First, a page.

These examples are laudable, but large segments of the deaf-blind network still operate largely autonomously and independently of one another. Connecting is something that happens in defined parameters, when schedules, time, and interests are aligned. Many of us connect only when an urgent problem or need is present. We connect to fix our own immediate issue, but often do not see a purpose for connecting with others beyond addressing that immediate need.
The type, intensity, frequency, and method of our collaborations will need to shift dramatically in order to meet the challenges of the future. Specifically, these challenges include increasing demands for accountability; budgetary constraints at local, state, and national levels; an increase in the number of children with sensory losses; the complexity of integrating children with deaf-blindness into inclusive settings; and a loss of expertise in deaf-blindness and leadership caused by retirements.
Connecting now needs to be viewed as an everyday necessity for our work rather than a periodic luxury. Connecting in this new era means building collective knowledge and experience regardless of geographic location.
Developing Online Models
If we are to redefine how we interact with one another, it is necessary to create models that can be emulated. One example is the Distance Mentorship Collaborative, a connected work group that NCDB has been facilitating for the past six months. The members of this community are personnel from the state deaf-blind projects in Georgia, Kansas, Idaho, Texas, Vermont, Washington, and the New England Consortium states. They are asked to contribute to the development of distance mentorship practices by sharing what they learn as they implement practices in their respective states using videos, wikis, and web-conferencing tools to build the capacity of local teams working with children who are deaf-blind. It is an intensive, technology-driven model, and its success is predicated on the development of relationships, the use of proven deaf-blind instructional strategies and content, and the empowerment of parents and local educators. The state deaf-blind projects that are part of this community “meet” asynchronously (at different times) via a Google site that serves as a cloud-based repository for collected wisdom (e.g., experiences, beliefs, questions, discussion, training activities, resources). The projects also meet synchronously (at designated times), via monthly web conferences, to provide updates and share best practices. In this way, a model of collaboration is emerging to address the demands of the future for accountability, efficiency, and knowledge retention.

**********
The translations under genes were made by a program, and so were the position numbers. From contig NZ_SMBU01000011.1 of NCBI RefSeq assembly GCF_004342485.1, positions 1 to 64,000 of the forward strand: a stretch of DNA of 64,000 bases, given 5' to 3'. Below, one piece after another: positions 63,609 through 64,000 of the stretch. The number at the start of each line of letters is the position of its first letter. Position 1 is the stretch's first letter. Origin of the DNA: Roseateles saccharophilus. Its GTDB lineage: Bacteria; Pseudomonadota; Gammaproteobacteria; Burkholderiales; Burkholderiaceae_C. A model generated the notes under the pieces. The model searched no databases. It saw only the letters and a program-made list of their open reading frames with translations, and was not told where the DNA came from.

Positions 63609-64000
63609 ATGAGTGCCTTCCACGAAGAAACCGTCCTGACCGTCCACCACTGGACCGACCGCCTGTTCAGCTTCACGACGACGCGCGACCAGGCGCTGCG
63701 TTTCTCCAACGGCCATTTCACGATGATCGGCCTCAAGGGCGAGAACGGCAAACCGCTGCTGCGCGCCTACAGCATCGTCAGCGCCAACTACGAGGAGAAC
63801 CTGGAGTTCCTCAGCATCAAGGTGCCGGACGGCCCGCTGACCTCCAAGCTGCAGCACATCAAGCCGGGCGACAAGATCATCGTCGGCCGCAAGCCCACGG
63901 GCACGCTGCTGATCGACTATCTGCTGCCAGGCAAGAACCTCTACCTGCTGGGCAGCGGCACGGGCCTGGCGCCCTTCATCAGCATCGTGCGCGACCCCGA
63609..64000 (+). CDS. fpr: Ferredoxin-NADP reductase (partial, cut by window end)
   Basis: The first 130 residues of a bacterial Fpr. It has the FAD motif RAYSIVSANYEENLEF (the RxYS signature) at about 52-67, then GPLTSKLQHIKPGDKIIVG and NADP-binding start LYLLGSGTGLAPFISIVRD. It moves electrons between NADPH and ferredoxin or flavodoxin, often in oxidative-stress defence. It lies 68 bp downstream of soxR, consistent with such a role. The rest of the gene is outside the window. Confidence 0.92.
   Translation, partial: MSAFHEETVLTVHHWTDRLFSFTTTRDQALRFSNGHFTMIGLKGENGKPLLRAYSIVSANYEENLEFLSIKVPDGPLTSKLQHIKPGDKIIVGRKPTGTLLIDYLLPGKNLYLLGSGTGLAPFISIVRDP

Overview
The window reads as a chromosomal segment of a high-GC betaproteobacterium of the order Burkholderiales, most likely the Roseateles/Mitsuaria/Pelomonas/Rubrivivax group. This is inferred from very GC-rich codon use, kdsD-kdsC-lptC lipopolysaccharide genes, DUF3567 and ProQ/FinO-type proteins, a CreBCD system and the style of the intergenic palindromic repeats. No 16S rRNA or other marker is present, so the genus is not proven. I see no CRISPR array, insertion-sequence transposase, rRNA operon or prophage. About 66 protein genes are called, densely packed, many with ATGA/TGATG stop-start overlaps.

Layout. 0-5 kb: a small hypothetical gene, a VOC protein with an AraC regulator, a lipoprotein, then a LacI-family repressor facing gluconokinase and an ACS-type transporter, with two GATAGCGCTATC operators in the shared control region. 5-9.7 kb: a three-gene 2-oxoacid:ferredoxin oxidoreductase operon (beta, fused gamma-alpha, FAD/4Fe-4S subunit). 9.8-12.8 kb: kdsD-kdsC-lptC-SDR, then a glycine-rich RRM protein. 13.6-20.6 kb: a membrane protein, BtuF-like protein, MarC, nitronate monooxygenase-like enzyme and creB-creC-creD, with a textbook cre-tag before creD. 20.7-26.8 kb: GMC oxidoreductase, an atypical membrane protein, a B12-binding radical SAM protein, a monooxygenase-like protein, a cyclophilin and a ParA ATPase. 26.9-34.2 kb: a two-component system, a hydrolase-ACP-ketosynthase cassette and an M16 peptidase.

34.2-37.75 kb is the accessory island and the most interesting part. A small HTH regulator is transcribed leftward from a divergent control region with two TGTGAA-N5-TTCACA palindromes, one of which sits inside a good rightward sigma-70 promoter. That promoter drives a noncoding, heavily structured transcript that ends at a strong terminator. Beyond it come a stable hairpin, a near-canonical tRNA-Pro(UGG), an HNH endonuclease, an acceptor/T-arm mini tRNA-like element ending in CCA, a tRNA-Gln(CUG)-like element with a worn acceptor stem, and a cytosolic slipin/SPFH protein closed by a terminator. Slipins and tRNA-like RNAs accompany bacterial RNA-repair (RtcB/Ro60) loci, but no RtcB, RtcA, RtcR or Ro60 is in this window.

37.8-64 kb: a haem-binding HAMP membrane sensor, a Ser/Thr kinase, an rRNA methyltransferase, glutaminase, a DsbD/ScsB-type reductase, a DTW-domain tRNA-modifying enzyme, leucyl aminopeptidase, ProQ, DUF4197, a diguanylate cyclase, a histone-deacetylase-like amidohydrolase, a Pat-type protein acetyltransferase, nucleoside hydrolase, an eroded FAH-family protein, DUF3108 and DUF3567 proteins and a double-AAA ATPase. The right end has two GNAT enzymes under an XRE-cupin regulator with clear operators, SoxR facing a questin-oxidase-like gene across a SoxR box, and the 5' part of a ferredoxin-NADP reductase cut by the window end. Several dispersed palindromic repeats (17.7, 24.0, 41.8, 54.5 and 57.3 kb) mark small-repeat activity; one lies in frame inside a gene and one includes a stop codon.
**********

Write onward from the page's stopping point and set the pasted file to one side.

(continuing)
Members of this community document and share their successes, gain experience in providing TA remotely, and build a collective body of knowledge that can be shared with the rest of the field. Although the projects are required to give more to the community (e.g., time, products) in this new model, they also receive more (e.g., affirmation, support, ideas, and resources). By sharing and engaging regularly and intently in a community, they are able to help themselves and others to improve practice and outcomes.
As this community model for connecting emerges, NCDB anticipates facilitating numerous communities that are of interest and concern across the deaf-blind network. NCDB's focused initiatives—Family Engagement, Intervener Services, Early Identification and Referral, and Tech Solutions—are logical starting points, but other communities can emerge from the field. Hosting these communities in one online location makes it easy for projects to determine where and how they might best contribute their knowledge, experience, and resources. The online community models encompass more than just content or knowledge. They also promote and share the implementation of good content. Examples of best practices can be showcased and provide other practitioners with activities to emulate.
Facilitating and Supporting Online Connections
Creating active, viable, meaningful online connections requires active facilitation, especially in the beginning. As online communities form and develop, NCDB proposes to take an active role in creating spaces where members feel welcome to contribute. The presumption is that everyone has something to add to a safe, community space where dialogue and respectful debate are encouraged. As communities evolve, facilitators may emerge from within. Participants can contribute on different levels, in different ways, and at different times, but there should be a sense of commitment to contributing to the advancement of the community.